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KANSAS CITY, Mo. (AP) — Royals right-hander Nate Karns hopes that by losing a rib he will gain some relief.
The 29-year-old pitcher will miss the rest of the season to have a rib removed Wednesday in a procedure designed to take pressure off the nerve in his forearm. Karns has been dealing with pain and soreness in his right arm for months, and a seemingly endless menu of tests and treatments failed to produce a solution.
The condition is called thoracic outlet syndrome, and pitchers including the Twins' Phil Hughes and the Mets' Matt Harvey, along with former Royals pitchers Luke Hochevar and Dillon Gee, have undergone similar treatment in recent years.
"The biggest thing is my symptoms were kind of floating around. Every day was a little different," Karns said before Kansas City played the Rangers on Saturday. "It took a little while to figure out what was going on. That's why we did so many tests. We eliminated what it couldn't be and narrowed it down to thoracic outlet syndrome. ... So I'll have the surgery and go from there."
The condition is caused by two muscles attached to the uppermost rib creating compression on the nerves. The result is a feeling of numbness, tingling and a "dead arm" — not good when your livelihood is wrapped around throwing a baseball close to 100 mph.
Karns was acquired from Seattle in an offseason trade for outfielder Jarrod Dyson and was off to a strong start with Kansas City. He went 2-2 with a 3.43 ERA in eight starts, striking out 49 and walking 11 in 44 2/3 innings.
Karns dealt with back trouble last season with the Mariners. He began feeling these symptoms several months ago and went on the disabled list May 24. The Royals hoped that rest would be enough.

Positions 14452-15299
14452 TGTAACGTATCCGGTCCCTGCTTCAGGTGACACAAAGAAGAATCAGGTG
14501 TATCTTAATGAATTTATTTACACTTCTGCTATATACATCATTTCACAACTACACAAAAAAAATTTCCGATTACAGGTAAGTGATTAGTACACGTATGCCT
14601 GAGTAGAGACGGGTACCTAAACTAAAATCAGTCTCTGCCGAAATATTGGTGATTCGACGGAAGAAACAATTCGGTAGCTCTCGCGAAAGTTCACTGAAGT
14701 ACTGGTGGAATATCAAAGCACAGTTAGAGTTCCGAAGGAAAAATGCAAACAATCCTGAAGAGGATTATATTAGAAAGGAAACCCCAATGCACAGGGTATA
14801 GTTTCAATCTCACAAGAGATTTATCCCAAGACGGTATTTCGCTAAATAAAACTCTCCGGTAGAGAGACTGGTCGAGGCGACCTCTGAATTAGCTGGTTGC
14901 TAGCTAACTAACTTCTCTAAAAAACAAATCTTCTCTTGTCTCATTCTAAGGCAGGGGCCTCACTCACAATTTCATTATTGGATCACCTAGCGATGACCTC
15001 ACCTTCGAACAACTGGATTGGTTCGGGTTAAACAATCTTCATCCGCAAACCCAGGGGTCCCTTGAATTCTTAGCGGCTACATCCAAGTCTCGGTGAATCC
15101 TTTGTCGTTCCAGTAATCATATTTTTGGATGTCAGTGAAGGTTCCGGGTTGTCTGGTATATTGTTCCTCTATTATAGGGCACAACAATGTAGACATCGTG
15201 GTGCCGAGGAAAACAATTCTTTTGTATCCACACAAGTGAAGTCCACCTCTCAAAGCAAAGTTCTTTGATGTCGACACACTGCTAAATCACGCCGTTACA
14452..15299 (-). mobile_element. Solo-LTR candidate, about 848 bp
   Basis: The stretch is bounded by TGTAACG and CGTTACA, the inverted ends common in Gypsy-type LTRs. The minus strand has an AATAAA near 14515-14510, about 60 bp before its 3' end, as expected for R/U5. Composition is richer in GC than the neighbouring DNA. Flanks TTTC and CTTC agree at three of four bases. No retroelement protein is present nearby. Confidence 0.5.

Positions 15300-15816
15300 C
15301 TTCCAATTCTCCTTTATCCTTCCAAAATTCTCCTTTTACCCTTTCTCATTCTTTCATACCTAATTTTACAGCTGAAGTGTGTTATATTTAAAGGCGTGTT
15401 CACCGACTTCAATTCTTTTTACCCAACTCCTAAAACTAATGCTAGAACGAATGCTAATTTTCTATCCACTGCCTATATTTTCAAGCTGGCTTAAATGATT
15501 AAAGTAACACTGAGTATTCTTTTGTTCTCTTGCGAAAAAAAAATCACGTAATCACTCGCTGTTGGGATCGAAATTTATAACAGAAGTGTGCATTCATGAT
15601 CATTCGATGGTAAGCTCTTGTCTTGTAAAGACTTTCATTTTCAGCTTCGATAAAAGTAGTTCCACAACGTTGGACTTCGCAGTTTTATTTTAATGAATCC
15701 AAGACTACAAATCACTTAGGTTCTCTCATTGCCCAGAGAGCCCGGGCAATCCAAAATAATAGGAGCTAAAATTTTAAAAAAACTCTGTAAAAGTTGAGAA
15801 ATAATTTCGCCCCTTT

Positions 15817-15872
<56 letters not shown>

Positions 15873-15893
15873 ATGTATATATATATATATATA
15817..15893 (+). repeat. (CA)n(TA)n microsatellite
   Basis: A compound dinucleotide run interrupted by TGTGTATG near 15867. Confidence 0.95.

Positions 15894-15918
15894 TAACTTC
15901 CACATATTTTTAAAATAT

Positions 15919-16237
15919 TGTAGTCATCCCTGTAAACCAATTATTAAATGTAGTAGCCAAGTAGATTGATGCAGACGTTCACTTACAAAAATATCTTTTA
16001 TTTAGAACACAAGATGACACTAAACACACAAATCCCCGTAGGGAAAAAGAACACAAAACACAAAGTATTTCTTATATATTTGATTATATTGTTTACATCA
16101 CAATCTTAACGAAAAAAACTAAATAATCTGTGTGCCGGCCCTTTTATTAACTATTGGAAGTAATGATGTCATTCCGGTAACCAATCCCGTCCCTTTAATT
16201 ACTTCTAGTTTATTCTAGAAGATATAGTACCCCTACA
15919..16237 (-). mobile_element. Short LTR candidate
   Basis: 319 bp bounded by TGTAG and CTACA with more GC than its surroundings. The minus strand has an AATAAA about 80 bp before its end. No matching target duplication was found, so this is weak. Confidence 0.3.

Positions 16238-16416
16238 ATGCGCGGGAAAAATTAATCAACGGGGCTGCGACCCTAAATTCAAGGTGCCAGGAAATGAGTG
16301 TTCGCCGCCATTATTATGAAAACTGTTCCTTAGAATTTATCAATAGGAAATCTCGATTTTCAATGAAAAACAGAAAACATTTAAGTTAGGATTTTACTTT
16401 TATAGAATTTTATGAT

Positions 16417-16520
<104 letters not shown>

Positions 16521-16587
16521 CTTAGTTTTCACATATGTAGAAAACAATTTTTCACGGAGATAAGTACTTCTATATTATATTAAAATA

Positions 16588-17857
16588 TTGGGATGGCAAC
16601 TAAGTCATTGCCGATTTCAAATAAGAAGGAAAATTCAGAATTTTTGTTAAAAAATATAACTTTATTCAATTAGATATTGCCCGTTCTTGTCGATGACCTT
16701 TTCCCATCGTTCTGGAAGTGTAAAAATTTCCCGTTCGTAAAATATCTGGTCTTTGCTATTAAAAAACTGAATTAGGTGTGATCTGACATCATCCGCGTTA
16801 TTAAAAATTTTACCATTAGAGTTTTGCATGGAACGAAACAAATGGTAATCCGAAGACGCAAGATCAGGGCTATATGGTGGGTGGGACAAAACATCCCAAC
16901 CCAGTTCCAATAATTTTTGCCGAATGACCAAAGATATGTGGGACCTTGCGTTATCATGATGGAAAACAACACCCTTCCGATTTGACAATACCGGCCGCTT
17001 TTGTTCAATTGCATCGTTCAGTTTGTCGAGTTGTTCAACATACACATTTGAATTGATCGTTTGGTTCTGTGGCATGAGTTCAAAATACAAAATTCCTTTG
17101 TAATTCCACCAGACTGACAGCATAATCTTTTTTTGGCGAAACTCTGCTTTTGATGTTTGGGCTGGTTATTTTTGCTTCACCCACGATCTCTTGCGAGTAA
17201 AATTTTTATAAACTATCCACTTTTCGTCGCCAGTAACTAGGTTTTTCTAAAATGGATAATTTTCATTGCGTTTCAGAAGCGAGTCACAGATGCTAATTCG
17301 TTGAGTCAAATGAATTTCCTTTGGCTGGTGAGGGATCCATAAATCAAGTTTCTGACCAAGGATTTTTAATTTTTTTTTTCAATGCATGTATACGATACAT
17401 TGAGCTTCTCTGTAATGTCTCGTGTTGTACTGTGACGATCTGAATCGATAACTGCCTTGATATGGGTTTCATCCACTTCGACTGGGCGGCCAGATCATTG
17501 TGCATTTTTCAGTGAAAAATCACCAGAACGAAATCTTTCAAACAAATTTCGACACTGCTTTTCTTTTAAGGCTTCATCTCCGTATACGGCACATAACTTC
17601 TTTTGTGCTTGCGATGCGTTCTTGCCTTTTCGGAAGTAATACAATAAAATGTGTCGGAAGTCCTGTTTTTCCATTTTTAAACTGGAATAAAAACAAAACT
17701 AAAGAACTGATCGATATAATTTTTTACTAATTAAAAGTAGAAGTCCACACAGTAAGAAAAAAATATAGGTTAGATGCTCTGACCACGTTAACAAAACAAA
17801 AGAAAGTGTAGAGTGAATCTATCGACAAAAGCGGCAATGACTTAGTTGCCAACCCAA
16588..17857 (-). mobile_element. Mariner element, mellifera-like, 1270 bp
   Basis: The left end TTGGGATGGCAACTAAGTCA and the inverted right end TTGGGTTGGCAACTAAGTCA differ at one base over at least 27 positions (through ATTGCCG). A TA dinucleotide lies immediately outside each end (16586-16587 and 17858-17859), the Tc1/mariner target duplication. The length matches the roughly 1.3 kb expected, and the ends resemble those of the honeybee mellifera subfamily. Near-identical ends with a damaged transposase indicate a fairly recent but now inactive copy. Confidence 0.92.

Days turned into weeks, weeks turned into months, and suddenly it looked as if next season would be in question. So the Royals decided they could wait no longer to schedule the surgery, and Karns is hopeful he will be ready to pitch when spring training rolls around.
"We exhausted every avenue we could," Royals manager Ned Yost said. "We kept trying to let it work itself out. We tried injections. We tried everything you can try without getting to the point where it starts to linger into next year if you do the surgery. It just wasn't getting any better."
Other pitchers to have been diagnosed with thoracic outlet syndrome include the Rangers' Tyson Ross and Chris Young, who was Karns' teammate with the Royals earlier this year.
"After surgery, I'll reach out and get his wisdom, what he found was beneficial throughout the rehab to focus on," Karns said. "The more information I can have to get through this the better off."
Yost said the Royals think Karns will come out OK.
"(Hochevar) had some complications with his surgery and it got to the point where he was nowhere ready to pitch in spring training. But we're fairly confident Nate is going to be ready to go next spring," he said.
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